District 10 the “Wild Card” at Tonight’s DCCC

by Paul Hogarth on August 11, 2010

Tonight, the San Francisco Democratic County Central Committee (DCCC) will make its endorsements for November, at 6:00 p.m. at 209 Golden Gate Avenue. With an official “stamp of approval” from the Democratic Party comes resources for candidates, and – of course – the crucial slate card. It’s the ultimate insider’s game, where candidates for Supervisor who sit on the Central Committee are favored to win. But District 10 is the “wild card,” where no candidate has an “inside track” as a DCCC member – and there’s no clear frontrunner. And with last-minute endorsements coming from DCCC Chair Aaron Peskin and State Senator Leland Yee, what happens tonight will be anyone’s guess. I went to Bayview last night for a District 10 candidate’s forum, to check out the field. And a few DCCC members also showed up as well, perhaps to make a last-minute decision.

The race to succeed Supervisor Sophie Maxwell has been fluid, and machinations over who will get the DCCC endorsement is only the latest in a race with no front-runner.

If you only look at how much each candidate has raised, the top three contenders in District 10 are BART Board member Lynnette Sweet, former Newsom aide Malia Cohen and Potrero View publisher Steven Moss. But other candidates have a grassroots following and a more progressive record that DCCC members will support. Chris Jackson proved his vote-getting ability on the College Board, Tony Kelly has a land use activist base in Potrero Hill and Eric Smith has the endorsement of ACCE.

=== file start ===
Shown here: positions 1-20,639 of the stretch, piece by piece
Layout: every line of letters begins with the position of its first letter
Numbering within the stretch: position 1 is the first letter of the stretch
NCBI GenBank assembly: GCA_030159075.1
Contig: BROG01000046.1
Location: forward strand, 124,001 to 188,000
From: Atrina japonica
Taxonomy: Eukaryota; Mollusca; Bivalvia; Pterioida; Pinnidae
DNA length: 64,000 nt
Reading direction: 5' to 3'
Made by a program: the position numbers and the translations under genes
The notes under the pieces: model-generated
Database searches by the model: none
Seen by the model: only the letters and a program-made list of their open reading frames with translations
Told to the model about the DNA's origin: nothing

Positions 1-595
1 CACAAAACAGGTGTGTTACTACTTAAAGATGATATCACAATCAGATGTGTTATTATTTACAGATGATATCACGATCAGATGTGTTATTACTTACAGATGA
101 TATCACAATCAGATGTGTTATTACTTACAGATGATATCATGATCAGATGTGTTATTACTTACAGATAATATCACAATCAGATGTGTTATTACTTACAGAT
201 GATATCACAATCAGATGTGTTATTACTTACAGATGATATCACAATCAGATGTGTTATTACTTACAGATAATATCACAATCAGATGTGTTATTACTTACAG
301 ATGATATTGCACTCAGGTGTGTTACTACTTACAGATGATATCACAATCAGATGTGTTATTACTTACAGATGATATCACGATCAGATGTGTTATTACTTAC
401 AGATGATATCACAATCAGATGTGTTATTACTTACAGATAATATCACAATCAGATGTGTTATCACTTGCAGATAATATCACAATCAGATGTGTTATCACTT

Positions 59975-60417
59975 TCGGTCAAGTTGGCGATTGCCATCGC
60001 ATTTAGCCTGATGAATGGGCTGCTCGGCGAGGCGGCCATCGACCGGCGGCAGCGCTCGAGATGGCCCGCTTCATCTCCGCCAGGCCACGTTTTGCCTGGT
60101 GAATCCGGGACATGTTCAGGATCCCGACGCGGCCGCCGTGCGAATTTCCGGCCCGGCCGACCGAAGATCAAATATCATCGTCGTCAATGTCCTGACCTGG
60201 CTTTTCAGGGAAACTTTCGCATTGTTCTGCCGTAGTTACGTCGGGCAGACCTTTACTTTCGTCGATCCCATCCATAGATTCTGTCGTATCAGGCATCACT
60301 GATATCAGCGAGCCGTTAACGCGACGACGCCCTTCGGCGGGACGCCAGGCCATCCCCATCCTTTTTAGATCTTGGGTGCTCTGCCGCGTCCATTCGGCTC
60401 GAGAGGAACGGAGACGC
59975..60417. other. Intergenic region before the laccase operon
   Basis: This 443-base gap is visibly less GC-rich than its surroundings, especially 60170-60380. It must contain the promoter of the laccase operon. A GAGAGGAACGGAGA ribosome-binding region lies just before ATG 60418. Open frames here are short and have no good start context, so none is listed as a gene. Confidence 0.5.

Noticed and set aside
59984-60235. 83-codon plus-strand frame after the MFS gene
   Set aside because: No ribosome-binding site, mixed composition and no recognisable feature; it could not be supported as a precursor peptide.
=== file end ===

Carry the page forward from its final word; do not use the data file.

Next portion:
And each of the wealthier candidates revealed traits last night that would not impress Central Committee members. Sweet proudly said that she brought Lennar to Bayview as a Redevelopment Commissioner in the 1990’s, and suggested that Willie Brown be appointed interim Mayor if Newsom wins Lieutenant Governor. Moss, who has been endorsed by SEIU-UHW, touted Sutter Health’s Cathedral Hill project – which community groups oppose – as why San Francisco will be the “international center for health care.” And Cohen flubbed what should have been a softball question – “what’s your plan for land use in District 10?” – by offering no specific answers.

Meanwhile, the more progressive District 10 candidates fared better at the debate. It was clear that Chris Jackson has run for public office before, as he appeared most comfortable giving the stump speech response to questions. Eric Smith cited his work on biodiesel (“I’m probably the only candidate who has removed toxic waste in Hunters Point”), and talked about making schools in District 10 “the hub of activity.” And Tony Kelly had the best line of the debate – when he said: “I didn’t work in theater not to understand irony.”

With no clear frontrunner in District 10, whoever gets the Democratic Party endorsement tonight will receive a larger boost than Supervisor candidates in other districts. Because while other races have a clear favorite for the DCCC nod, District 10 is anyone’s guess.

EDITOR’S NOTE: As a private citizen, Paul Hogarth supports Eric Smith for District 10 Supervisor – who is also a long-time columnist for Beyond Chron. Hogarth plays no advisory role in Smith’s campaign.

Filed under: Archive